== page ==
“You didn’t kill us,” he said at last.
“I dislike killing when I don’t need to,” I answered shortly. “You and your friends were cowards enough to pick on a poor defenseless peasant girl, so I knew you’d be cowards enough to give up when you realized I wasn’t as defenseless as you thought.”
The man snorted his agreement to that statement, cradling his injured arm. “If I said I was sorry, would you believe me?” He looked up at me where I stood safely out of arm’s reach.
I studied his face for a moment. He had been the one man who hadn’t really said or done anything to me. The man with crooked teeth had a hole the size of my blade in his side and was several yards away, still muttering curses. He had been the first one I wounded on purpose because I saw at once he was the most vicious. The man who had run away was the one who had thought I didn’t know how to use my sword; he also was the one who pulled my cloak off my shoulders.
This man, however, simply stated that Dick had gotten himself into more than he could handle when he grabbed my arm. Of all of them, he was probably the least likely to harm me.
“You knew,” I said softly after a long silence.
The man dropped his gaze. “I saw your sword under the cloak. Dick didn’t. But I thought that the three of us could overwhelm you anyways.”
I raised an eyebrow. “Well, you couldn’t.”
“I realize that now,” he said. “What’s your name, girl? How did you learn how to use that blade?”
“I’m Me-Mary,” I answered, almost slipping and telling him my actual name. “I was taught how to fight by my brother and his friend. What’s your name?”
“Henry,” he answered. “I must say your brother and his friend did an excellent job teaching you.”
I knelt on the ground, my body still ready to jump and run at the slightest provocation. “Will you let me help you? You’re losing a lot of blood.”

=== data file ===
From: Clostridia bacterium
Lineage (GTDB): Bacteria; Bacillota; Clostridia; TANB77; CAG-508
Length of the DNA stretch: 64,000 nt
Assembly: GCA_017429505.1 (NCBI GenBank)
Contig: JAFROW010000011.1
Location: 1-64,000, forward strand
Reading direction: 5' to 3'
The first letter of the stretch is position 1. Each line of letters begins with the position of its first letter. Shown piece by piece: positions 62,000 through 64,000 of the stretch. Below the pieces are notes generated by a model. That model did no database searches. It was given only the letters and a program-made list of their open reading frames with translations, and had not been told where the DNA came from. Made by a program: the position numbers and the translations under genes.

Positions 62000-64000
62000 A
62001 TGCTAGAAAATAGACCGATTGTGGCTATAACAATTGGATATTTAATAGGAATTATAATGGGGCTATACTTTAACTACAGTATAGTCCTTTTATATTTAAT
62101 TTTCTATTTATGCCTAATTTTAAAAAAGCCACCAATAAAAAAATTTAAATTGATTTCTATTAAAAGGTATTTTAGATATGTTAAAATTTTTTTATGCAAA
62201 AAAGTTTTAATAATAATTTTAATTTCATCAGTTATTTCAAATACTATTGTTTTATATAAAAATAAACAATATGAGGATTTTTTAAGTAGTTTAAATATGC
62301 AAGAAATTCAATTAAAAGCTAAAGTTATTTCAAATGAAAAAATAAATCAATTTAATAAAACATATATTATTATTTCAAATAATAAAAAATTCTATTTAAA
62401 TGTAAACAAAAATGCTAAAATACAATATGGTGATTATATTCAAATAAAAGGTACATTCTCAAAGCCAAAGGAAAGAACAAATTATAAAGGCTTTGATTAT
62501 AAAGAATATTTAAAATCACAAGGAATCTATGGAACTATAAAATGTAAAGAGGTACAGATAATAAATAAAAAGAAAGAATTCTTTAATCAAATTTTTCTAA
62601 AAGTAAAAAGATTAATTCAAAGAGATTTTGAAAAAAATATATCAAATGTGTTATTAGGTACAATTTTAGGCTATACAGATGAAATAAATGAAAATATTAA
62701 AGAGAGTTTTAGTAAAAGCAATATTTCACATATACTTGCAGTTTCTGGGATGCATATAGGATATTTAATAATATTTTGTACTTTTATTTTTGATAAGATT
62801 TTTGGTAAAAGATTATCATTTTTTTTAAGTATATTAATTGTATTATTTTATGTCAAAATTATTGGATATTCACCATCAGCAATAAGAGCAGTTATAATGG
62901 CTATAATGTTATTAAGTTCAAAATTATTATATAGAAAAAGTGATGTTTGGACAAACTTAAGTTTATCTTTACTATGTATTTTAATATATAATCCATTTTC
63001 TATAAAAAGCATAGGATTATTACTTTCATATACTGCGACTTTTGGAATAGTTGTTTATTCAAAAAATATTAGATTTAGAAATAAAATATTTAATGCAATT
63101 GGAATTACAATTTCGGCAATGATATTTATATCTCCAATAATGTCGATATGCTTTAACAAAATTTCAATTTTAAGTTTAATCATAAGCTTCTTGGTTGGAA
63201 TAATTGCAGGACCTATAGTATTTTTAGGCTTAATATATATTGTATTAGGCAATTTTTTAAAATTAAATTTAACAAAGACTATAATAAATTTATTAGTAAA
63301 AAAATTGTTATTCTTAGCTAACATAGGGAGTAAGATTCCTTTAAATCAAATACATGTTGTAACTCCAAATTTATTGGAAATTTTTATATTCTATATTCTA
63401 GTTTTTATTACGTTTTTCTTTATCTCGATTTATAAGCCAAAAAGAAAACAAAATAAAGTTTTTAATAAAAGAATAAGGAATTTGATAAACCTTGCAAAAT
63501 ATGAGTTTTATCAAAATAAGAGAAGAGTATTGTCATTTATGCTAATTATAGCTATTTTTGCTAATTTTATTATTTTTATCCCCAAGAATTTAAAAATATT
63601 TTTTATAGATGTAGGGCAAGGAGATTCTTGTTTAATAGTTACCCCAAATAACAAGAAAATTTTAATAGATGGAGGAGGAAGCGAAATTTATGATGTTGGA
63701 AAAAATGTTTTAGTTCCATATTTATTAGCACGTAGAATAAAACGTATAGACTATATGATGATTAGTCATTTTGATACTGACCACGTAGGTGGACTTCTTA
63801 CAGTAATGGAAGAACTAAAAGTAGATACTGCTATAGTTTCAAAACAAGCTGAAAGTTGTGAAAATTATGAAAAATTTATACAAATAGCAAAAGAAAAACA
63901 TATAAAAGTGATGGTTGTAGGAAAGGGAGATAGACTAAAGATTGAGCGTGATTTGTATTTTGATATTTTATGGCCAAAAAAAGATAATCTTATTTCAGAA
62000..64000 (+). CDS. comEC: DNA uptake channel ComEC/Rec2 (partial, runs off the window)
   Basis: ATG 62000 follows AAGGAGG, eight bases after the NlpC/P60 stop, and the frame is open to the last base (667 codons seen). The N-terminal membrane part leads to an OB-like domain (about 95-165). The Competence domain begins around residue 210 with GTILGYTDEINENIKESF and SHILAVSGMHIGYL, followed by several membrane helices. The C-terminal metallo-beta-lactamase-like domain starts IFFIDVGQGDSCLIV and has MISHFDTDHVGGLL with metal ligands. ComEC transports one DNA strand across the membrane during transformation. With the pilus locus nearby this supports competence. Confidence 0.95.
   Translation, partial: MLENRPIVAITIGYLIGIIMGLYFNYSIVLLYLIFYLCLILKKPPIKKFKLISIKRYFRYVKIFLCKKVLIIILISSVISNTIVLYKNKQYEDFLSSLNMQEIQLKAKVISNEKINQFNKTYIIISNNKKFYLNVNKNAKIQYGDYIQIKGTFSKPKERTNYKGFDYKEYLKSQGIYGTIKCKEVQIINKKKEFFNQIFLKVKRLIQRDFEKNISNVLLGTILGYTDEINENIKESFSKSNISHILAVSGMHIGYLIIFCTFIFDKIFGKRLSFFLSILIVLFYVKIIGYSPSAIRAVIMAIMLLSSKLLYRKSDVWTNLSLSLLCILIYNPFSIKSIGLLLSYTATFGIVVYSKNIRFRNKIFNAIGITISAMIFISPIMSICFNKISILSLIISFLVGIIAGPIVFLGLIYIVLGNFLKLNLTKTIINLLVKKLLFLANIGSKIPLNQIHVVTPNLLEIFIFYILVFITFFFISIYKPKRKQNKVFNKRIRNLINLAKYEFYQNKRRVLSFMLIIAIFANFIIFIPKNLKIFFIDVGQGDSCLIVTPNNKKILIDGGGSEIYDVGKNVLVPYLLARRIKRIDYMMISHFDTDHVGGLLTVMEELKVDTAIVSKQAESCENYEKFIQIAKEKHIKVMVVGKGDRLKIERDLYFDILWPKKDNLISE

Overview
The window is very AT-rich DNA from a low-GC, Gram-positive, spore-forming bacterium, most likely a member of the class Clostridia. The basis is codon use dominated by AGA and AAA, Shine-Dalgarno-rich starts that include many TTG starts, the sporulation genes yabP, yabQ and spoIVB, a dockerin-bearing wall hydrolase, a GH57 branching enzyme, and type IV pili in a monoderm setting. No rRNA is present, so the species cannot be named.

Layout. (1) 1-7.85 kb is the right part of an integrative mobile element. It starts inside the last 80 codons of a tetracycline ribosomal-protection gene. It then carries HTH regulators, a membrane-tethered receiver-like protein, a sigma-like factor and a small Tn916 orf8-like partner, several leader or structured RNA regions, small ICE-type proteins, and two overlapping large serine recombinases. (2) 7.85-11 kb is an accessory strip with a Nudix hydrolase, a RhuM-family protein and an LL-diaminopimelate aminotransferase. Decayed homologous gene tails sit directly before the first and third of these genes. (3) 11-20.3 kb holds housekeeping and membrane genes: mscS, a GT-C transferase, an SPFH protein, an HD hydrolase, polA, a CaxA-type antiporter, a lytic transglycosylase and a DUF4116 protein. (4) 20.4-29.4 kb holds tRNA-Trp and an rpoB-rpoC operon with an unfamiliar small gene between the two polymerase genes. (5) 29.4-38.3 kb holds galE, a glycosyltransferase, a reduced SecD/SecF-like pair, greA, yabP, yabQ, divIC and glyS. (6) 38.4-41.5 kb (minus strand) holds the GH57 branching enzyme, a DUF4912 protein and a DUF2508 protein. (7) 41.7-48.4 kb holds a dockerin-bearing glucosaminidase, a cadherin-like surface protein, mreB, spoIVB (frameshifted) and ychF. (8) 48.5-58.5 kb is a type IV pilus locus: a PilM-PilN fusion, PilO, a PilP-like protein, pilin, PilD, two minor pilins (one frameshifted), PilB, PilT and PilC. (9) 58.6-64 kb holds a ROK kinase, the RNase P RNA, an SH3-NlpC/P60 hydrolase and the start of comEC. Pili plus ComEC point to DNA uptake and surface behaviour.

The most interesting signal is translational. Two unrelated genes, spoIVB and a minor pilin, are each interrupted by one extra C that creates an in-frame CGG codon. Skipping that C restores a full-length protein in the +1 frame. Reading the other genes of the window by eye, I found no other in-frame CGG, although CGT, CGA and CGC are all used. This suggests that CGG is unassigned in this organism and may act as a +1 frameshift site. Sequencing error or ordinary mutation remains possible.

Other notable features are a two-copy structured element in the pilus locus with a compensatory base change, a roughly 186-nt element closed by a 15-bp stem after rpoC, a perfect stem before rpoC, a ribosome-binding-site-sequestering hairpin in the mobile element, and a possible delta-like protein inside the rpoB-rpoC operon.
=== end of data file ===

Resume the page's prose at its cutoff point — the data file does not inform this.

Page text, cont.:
He shrugged, but held out his arm. “Never met anyone who would heal the same person they wounded minutes before.”
“Well,” I smiled, ripping a few strips of cloth from the already ruined cloak, “I’m not like anyone.”
“I can tell,” he said ruefully.
Even though my hand occasionally strayed to my sword as if to remind myself that I could defend myself if Henry tried to hurt me, I wasn’t ever in danger. He kept his hands to himself and let me do what I wanted with his wounded arm, his eyes shut tight against the pain he undoubtedly was feeling.
I carefully cleaned the wound as best I could with what I had, and wrapped the laceration tightly with strips I cut with my sword from my old cloak. Once finished, I sat back on my heels and surveyed my handiwork.
Henry opened his eyes and slowly flexed his arm. He winced slightly. “Thank you.”
“You’re welcome,” I said. “That’s all I can do…it’ll need stitches.”
Henry struggled to his feet. “Can you stitch it up for me?”
My brow crinkled as I considered his question. “I can try. I’ve never done stitches before.”
“You’ve sewn though?”
I thought back upon the years of sewing I did for Malcolm and I in our cottage. A smile twitched the edges of my mouth. “Yes.” That was an understatement of the highest level.
“I have some things that will work if you’re willing to come with me to the inn just down the street where I’m staying.”
My heart wanted to trust him, to believe that he wouldn’t harm me…but my intellect knew better. “I’ll stay here,” I answered stiffly. “Your arm is well enough that you can go there and back with those things. I’m not following you to only God knows where.”
A spark of respect came into the man’s eyes and he nodded. “You’re smarter than I thought you were.”
I didn’t know exactly what to say to this, so I kept silent. Henry walked away. For a few minutes I was alone again, but this time, no one molested me. The sword in my hand warned away anybody who might put me I danger. It was a shield against the darkness that surrounded me.